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New Year’s Resolution: Be a Good API Citizen

2021 is getting closer and it’s time to draft your new year’s resolution 🎆. How about becoming a “better API citizen”?

In my free time, I maintain and contribute to several open-source Kotlin libraries and projects on Github.

With great tools comes great responsibility. And as a library maintainer, I have the duty of protecting the library public API. This means making sure that the library evolves sustainably, without pushing breaking changes to our clients. This also means proactively discover breaking changes introduced by external Pull Requests.

In this blog-post, I will walk you through several techniques that will help you to become a better API citizen. Please note that this blogpost will mostly focus on the perspective of a Kotlin developer. However, those suggestions are valid for all the APIs consumed by languages on the JVM.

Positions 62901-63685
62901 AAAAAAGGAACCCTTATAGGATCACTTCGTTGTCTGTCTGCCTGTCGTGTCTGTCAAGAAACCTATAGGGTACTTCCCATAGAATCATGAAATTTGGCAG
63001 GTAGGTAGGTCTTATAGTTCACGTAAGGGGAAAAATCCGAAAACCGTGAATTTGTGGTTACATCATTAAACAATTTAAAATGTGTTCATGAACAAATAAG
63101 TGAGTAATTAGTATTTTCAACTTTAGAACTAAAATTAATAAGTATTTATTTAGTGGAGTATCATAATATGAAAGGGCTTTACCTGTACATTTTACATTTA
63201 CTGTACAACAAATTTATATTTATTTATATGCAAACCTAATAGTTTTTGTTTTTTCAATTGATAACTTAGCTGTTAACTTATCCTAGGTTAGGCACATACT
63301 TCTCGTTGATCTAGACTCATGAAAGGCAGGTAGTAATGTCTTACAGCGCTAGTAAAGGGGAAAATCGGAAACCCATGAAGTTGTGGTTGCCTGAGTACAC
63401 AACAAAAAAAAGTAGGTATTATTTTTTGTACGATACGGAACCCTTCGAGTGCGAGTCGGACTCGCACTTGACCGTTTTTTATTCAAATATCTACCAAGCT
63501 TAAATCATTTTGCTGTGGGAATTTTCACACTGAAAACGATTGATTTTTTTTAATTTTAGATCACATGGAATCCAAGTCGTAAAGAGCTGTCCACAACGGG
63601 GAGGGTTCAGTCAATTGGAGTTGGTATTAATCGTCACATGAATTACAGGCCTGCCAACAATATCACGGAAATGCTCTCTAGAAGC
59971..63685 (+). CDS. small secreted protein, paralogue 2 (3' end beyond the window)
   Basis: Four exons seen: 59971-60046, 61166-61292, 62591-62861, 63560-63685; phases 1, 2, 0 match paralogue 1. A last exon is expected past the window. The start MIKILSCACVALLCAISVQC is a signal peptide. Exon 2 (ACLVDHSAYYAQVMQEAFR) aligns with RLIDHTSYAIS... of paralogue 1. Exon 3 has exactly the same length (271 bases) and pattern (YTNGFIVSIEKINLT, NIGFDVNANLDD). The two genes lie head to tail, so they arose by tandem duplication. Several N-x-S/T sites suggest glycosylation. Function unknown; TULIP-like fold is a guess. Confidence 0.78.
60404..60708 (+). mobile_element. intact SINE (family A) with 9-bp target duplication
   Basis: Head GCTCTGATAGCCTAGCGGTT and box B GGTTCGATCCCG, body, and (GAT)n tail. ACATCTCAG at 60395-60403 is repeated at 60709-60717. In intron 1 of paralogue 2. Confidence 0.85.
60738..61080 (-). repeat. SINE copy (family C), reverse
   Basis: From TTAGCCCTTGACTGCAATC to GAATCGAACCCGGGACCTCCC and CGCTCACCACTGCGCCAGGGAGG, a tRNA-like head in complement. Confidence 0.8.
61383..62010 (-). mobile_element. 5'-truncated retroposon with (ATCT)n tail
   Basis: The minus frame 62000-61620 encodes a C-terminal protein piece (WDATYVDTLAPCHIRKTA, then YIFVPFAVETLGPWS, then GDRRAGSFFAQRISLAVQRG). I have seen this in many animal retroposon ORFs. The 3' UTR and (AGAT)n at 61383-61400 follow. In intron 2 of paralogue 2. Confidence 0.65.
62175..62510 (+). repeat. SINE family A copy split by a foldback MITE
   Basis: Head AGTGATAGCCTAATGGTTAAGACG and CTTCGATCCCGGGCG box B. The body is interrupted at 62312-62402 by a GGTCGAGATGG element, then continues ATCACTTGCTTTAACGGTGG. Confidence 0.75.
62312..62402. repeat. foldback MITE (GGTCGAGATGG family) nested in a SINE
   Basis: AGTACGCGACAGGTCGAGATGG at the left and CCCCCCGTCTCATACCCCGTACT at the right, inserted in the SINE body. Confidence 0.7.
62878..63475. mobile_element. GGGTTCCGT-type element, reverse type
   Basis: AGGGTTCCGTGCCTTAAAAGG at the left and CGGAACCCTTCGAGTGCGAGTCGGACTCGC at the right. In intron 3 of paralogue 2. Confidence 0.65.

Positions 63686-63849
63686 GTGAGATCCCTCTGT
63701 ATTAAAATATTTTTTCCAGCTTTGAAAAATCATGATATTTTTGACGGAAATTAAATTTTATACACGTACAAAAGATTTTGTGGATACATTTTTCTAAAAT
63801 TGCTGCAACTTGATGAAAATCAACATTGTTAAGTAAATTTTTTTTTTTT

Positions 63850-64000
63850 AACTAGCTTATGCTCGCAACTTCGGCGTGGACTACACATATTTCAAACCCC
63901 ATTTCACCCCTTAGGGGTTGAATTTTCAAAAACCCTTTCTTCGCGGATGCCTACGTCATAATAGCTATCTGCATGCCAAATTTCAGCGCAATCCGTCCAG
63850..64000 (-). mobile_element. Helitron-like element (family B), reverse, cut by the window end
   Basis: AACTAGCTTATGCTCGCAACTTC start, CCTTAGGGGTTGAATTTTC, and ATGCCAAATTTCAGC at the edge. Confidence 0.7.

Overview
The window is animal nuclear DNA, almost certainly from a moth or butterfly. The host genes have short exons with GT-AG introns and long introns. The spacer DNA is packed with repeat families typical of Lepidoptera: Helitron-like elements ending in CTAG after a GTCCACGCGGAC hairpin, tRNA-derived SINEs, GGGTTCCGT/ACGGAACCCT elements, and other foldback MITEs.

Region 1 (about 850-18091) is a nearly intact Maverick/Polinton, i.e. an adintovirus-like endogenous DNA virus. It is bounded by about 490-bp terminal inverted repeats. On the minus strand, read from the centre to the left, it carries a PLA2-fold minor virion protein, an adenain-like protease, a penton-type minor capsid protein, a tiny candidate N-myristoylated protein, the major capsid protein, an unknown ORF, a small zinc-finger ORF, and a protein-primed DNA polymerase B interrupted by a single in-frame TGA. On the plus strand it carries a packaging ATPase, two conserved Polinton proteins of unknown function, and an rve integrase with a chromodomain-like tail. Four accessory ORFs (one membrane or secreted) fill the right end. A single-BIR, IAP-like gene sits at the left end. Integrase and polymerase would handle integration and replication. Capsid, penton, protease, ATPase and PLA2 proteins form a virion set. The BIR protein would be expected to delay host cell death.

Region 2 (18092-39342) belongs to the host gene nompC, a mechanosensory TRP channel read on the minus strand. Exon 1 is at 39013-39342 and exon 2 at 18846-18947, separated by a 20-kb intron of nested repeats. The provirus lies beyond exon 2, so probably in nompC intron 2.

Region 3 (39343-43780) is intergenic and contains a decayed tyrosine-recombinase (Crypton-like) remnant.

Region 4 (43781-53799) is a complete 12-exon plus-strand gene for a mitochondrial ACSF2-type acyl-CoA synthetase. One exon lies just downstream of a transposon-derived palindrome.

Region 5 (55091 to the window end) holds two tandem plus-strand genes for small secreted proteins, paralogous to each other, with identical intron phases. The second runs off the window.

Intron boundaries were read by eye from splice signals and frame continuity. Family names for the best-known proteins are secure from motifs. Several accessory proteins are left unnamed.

@Deprecated

When evolving your library, you will necessarily end up in a situation where you want to remove an API. Perhaps you exposed something that was not supposed to. Or you have a broken method and an alternative implementation that you prefer your users to use.

In Kotlin you can use the @Deprecated annotation to mark APIs that should not be used anymore:

@Deprecated(
    message = "This method is local-specific, replace with lowercase() that is locale-agnostic",
    replaceWith = ReplaceWith("lowercase()"),
    level = DeprecationLevel.ERROR
)
fun toLowerCase(with: String)

Kotlin allows you to specify also:

  • A message to clarify why you’re deprecating an API.
  • An alternative API to use with ReplaceWith. IDEs can consume this to offer quick-fixes to your users while typing.
  • The deprecation level to define if usages of this API should raise a Warning or an Error. You can also use DeprecationLevel.HIDDEN to mark the API as hidden. This will make them inaccessible from the code while still keeping the binary compatibility.

As a rule of thumb, consider having a deprecation cycle for your most used APIs. This means communicating upfront when you plan to remove an API (e.g. either in the next major release or in a fixed amount of time). Don’t forget to mention in your release notes if you’re deprecating or are planning to remove some APIs.

@OptIn